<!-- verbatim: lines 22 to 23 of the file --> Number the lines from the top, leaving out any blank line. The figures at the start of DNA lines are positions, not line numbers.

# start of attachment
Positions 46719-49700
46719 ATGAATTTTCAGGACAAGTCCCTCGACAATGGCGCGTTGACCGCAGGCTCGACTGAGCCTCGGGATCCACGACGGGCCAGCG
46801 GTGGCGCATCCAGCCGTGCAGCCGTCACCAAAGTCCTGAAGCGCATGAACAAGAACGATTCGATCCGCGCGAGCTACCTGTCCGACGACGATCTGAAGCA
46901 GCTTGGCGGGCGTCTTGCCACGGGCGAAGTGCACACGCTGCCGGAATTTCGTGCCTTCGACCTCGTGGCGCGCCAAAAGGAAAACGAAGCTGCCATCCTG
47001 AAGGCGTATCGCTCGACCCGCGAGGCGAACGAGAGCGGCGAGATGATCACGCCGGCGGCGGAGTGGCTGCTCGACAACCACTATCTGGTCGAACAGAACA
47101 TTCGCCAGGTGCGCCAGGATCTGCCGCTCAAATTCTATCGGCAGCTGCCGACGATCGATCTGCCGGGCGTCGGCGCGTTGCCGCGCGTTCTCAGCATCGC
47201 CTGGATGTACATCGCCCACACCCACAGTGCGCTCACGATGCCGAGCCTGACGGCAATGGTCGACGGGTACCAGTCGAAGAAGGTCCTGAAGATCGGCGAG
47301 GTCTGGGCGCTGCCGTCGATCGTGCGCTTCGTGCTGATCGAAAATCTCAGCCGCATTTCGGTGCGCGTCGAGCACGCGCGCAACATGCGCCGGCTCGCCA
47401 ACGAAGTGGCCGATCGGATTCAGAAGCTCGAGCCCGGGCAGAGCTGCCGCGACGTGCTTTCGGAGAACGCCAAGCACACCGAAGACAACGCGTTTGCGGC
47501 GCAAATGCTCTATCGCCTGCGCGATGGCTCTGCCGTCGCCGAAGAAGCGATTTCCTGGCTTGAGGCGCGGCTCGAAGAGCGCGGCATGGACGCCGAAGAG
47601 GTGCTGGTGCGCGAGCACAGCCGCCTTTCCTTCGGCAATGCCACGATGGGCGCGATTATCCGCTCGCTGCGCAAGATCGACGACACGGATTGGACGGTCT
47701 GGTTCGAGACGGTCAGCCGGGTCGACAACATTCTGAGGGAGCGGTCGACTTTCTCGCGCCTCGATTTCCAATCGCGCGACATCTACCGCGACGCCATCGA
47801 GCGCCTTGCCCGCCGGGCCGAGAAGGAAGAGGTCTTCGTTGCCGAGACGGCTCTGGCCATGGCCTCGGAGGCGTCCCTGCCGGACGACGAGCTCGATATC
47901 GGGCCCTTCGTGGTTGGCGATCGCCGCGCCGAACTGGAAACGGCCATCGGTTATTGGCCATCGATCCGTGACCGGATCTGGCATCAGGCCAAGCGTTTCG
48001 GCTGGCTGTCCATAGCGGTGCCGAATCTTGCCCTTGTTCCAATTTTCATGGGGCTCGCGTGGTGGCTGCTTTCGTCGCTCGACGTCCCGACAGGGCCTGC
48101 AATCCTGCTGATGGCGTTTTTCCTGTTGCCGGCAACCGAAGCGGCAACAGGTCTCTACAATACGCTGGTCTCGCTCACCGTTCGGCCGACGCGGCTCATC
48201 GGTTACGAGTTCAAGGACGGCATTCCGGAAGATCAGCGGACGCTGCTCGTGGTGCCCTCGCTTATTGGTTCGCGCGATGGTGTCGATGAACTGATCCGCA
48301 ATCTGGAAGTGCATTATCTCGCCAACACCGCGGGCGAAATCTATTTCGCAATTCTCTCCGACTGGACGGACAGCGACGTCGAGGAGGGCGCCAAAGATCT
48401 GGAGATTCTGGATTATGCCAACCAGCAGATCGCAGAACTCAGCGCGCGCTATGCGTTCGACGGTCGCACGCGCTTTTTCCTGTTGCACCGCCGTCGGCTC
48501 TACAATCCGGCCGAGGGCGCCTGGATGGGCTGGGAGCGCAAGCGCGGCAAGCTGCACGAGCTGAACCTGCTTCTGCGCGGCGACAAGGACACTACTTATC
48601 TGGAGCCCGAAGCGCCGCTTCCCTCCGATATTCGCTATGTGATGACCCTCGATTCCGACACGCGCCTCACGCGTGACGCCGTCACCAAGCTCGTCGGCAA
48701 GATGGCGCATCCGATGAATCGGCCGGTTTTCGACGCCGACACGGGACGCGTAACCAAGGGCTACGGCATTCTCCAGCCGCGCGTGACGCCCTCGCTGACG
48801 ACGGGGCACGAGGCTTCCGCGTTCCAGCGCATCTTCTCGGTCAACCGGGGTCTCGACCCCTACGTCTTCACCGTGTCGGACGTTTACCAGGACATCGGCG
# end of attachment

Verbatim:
48701 GATGGCGCATCCGATGAATCGGCCGGTTTTCGACGCCGACACGGGACGCGTAACCAAGGGCTACGGCATTCTCCAGCCGCGCGTGACGCCCTCGCTGACG
48801 ACGGGGCACGAGGCTTCCGCGTTCCAGCGCATCTTCTCGGTCAACCGGGGTCTCGACCCCTACGTCTTCACCGTGTCGGACGTTTACCAGGACATCGGCG